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Egypt: Monastery of Saint Samuel Near the Fayoum Oasis


Monastery of Saint Samuel

by Jimmy Dunn

Born in 597 AD in the city of Daklube


Born in 597 AD in the city of Daklube, St. Samuel spent most his early years in the Macarius Monastery at Wadi el Natrun. It is said that he was a disciple of Abba Aghathon, and that God gave him the gift of healing and performing miracles. He worked diligently at studying the scriptures, meditating and praying with his teacher, as well as probably worked the land as did St. Marcarius three centuries earlier.

Problems between the Western and Eastern Christian churches existed at this time, resulting in considerable conflict, including a foreign Pope being installed in Alexandria. Military unites were sent to the Monastery of St. Macarius. Samuel was among the monks arrested, and later beaten almost to his deal because he refused the decision of the council of Chalcedony. After these events, Samuel left the monastery accompanied by four other monks and traveled to Mount Kalamoun (Qalamon) in the region of the Fayoum Oasis where they established a small monastery. Dedicated to the Virgin, this monastery named for St. Samuel continues to flourish even today.

During the life of St. Samuel

During the life of St. Samuel, the monastery flourished, though it was apparently ravaged on several occasions by the Berbers. Legend has it that the saint was captured several times by the Berbers. Yet it is believed that at his death in 693, the monks of the monastery numbered between 120 and 200, and that there were twelve churches.

We here various reports of the monastery throughout the centuries

We here various reports of the monastery throughout the centuries. In the 11th century, Abu-Salih, an Armenian reports that the monastery had twelve churches and four towers. He also tells us of a devout monk who lived in a nearby cave, and that there were a total of 130 monks inhabiting the monastery at that time.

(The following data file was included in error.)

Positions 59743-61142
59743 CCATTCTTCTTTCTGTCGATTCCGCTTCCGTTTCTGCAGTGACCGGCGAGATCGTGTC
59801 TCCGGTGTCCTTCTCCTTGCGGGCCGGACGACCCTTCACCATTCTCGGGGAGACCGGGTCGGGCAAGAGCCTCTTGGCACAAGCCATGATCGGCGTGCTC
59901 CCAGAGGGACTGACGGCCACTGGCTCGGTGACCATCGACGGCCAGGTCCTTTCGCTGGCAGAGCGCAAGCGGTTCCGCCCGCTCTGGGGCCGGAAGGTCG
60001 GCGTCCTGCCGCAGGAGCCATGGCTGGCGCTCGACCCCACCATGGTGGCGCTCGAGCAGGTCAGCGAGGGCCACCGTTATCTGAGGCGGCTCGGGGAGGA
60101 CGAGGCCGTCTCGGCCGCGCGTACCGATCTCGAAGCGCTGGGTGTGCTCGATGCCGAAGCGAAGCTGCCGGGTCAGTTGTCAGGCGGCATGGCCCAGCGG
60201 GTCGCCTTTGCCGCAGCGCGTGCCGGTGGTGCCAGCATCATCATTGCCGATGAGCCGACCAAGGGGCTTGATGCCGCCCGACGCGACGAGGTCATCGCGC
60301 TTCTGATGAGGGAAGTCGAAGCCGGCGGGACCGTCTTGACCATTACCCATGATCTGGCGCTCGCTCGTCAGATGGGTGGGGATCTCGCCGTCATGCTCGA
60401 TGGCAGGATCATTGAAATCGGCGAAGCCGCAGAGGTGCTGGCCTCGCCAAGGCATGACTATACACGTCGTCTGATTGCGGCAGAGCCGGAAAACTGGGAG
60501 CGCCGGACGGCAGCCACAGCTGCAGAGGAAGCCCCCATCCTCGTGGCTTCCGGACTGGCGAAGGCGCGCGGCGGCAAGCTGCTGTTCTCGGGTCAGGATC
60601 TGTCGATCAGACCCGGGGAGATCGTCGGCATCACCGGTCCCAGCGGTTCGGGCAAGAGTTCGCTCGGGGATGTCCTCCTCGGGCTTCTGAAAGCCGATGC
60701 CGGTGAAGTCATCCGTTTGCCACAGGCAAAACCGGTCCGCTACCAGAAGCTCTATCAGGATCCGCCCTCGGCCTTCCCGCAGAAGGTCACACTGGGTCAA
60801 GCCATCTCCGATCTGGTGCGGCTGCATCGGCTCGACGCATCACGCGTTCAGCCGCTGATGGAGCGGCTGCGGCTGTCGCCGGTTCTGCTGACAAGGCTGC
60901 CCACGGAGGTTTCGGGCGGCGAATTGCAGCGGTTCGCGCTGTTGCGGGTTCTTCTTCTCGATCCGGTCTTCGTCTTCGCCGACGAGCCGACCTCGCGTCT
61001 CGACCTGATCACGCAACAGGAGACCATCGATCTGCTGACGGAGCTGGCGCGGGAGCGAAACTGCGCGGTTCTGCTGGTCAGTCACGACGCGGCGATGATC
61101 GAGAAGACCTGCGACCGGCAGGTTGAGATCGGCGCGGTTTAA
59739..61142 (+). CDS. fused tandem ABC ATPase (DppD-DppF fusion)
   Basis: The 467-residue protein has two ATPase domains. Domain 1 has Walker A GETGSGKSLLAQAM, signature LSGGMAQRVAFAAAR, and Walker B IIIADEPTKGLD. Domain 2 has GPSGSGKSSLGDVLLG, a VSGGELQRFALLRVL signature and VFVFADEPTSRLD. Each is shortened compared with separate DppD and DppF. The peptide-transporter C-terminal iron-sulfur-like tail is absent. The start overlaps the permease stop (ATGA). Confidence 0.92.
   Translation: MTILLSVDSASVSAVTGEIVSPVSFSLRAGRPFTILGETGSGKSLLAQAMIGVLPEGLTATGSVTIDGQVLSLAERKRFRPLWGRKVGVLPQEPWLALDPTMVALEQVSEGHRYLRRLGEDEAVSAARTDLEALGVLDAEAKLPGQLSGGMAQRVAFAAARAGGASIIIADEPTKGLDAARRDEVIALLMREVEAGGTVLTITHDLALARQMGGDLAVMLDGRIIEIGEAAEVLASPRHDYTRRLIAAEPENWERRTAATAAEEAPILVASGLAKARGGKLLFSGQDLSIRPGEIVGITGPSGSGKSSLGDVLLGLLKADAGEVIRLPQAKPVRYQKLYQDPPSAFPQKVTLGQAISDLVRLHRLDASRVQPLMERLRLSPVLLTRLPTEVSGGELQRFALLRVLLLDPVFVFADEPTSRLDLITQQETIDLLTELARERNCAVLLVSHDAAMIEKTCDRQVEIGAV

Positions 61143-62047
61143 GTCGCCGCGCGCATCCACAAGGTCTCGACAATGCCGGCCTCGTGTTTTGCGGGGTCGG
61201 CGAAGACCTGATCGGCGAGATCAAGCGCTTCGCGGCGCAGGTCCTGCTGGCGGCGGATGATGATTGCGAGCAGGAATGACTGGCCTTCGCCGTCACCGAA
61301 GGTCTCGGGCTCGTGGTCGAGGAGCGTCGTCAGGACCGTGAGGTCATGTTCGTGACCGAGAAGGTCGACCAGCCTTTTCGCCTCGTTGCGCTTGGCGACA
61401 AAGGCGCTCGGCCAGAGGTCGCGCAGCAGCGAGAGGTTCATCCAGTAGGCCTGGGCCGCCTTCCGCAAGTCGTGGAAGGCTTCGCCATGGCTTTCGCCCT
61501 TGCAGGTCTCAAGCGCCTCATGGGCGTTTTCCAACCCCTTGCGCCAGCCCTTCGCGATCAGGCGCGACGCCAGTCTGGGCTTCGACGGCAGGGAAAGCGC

In the 13th century, Yakout the Romainian

In the 13th century, Yakout the Romainian, a well known geographer, stated in his geographical dictionary that the monastery was famous and well known to people. However, in the 15th century, another report comes to us from El-Makrizi who reports only two tower, but he makes no mention of churches. There are few records between the 16th and 19th centuries, but we know that sometime during this period the monastery declined and the buildings fell into ruin as it was deserted by the monks. In 1819, Belzoni visited the monastery and discovered that it was deserted. He records finding a very large church and convent, and tells us of well preserved painting on the walls.

Late in the 19th century, Father Issac El-Baramousy

Late in the 19th century, Father Issac El-Baramousy, along with a few other monks came to live at the monastery. They began to rebuild the old monastery, which he headed between 1895 and 1938. Currently, Father Basilios is Bishop and Abbot of the Monastery.

the monastery has five churches

Today, the monastery has five churches, including the Church of the Virgin Mary, The Church of St. Samuel, The Church of St. Missael, the Church of the Angle Michael, and the Church of St. Mina the Martyr

Mina the Martyr

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